AN Exclusive Interview With Craig Breslow (Part I of III)

I chatted with A's lefty Craig Breslow Thursday morning by phone, in a 25-minute interview I have broken into three parts. Part I (after the jump) focuses largely on Craig Breslow's "Strike 3" Foundation and the Blackjack charity event in San Francisco Wednesday night, August 4th.

Part II (Saturday morning) will focus on more personal aspects of Breslow's family history with pediatric cancer and his experience doing charity work in the community, and in Part III (Sunday after the game), we talk baseball.

Nico: So just to start off I wanted to give you a chance to talk about: What do you most want fans to know about pediatric cancer, the "Strike 3 foundation," and the event coming up?

Breslow: OK, so I guess the salient points are that I started the "Strike 3" Foundation about two years ago in 2008 and at the time I was pretty deeply rooted in Connecticut, I was playing for the Red Sox at the time, I had gone to school in Connecticut, and felt like it was a good time for me to do something in the community to give back.

Obviously since that time I've spent of different stints with a number of different teams and traveled around the country, and now feeling like I've kind of entrenched myself in the Bay Area, I feel it's a good time to try to extend our scope out this way.

In a little over two years we've raised close to $250,000 for pediatric cancer research. Included in that has been a grant to Cure Search, which is an international partnership between the Children's Oncology Group and the National Cancer Federation...We've also impacted two pediatric cancer hospitals in Connecticut, one being Yale Children's Hospital, in that we founded a pediatric bone marrow transplant program which is the first of its kind in Connecticut. Prior to that any child needing a bone transplant would need to go either to Boston or New York.

And now, what I think would probably most interest people in the Bay Area is that we've begun assembling a committee to accept grant proposals that can be submitted to any worthwhile individual or institution around the country - and we're particularly looking to impact the Bay Area. And these grant proposals can be awarded for projects including quality of care - maybe something as simple as a few thousand dollars to help build a playroom in a Children's Hospital - up to a grant for an oncology fellow looking to fund a project. So that's something we're really proud of, and grants will be going out probably this winter.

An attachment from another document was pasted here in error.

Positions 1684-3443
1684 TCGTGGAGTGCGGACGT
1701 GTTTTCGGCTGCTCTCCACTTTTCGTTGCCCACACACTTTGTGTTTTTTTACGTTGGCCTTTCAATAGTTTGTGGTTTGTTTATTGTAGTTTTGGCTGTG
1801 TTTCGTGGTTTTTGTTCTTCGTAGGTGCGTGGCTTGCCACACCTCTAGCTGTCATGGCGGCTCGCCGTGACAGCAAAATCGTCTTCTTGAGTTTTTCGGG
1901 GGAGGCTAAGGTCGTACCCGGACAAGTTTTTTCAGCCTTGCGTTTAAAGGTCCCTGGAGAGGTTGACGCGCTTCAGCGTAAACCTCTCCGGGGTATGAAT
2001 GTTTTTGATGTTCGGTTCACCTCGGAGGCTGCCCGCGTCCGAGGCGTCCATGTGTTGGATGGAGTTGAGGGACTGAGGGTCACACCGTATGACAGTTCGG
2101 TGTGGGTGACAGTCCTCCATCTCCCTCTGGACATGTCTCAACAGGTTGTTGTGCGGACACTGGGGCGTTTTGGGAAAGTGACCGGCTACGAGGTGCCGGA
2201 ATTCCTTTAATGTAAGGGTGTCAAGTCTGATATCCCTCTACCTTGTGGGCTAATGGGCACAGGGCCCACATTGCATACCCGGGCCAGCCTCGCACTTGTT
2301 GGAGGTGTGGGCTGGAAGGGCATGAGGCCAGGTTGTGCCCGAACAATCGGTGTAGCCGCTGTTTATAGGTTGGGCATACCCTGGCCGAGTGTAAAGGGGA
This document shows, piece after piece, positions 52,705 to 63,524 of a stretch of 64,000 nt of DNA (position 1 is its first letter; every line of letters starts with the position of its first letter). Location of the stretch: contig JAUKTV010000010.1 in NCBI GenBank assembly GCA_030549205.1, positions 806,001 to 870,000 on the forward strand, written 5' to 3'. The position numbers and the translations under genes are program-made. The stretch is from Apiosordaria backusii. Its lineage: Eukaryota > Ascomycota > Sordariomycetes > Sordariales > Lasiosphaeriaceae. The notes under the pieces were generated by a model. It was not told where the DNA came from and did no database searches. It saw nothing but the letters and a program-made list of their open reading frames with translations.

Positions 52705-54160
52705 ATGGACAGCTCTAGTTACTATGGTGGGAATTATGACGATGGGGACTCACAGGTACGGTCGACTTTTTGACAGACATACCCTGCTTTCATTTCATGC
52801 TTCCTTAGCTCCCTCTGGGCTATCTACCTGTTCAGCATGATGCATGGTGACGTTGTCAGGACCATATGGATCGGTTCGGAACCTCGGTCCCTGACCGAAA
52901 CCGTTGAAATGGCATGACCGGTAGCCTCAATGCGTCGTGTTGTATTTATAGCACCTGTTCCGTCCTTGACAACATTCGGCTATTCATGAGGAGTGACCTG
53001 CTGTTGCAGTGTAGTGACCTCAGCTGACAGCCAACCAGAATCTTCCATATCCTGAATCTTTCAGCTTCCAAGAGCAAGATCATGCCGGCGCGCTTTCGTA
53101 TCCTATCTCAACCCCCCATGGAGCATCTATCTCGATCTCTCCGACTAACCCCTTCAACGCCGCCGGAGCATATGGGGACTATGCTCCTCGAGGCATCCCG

On a personal level, the reason I'm so attached to pediatric cancer is because my sister was diagnosed with thyroid cancer when she was 13 (I was 11 at the time), and she's since gone on to recover fully. But I line I use pretty often is that so many charities are borne out of tragedy, I feel like not enough perspective, or focus, goes to the success stories, and I think those are kind of the real examples of how necessary funding, and awareness, and support are for causes.

Nico: Well also, you're in a somewhat unique position, having some stature and being in the public eye, and I'm thinking two years ago, four years ago, six years ago, as you were getting into baseball, it was obviously unclear at what level you would end up and how much opportunity you would have. And so I'm just curious, going back a few years was this always in your mind, "If I make it, I will do..." or was it really organic, or how did it evolve?

Breslow: Right, so there was always some kind of...presence within me that I needed to do something. I had a great education, I had a pretty good understanding of science, at least understood the importance of science, the importance of the research and funding and grants and those sorts of things having spent time a lot of time in labs at Yale. And so I wouldn't have necessarily been able to say 10 years ago that I was going to start a charity that was going to benefit pediatric cancer research, but I could have told you that in some capacity I would try to help children in our community, whether that was visiting hospitals, holding fundraisers or just kind of lending my name or support to other causes.

As the thing began to take shape I began to realize how close I was to the cause and also how important it was to me to kind of have direct control over our fundraising, our guests, our donors, particularly kind of where our funding went. So I guess that's how it evolved, from this feeling that I wanted to give back to, "OK, I want to start a charity, this is where I want to the money to go, this is how we're going to organize it, this is how we're going to run things."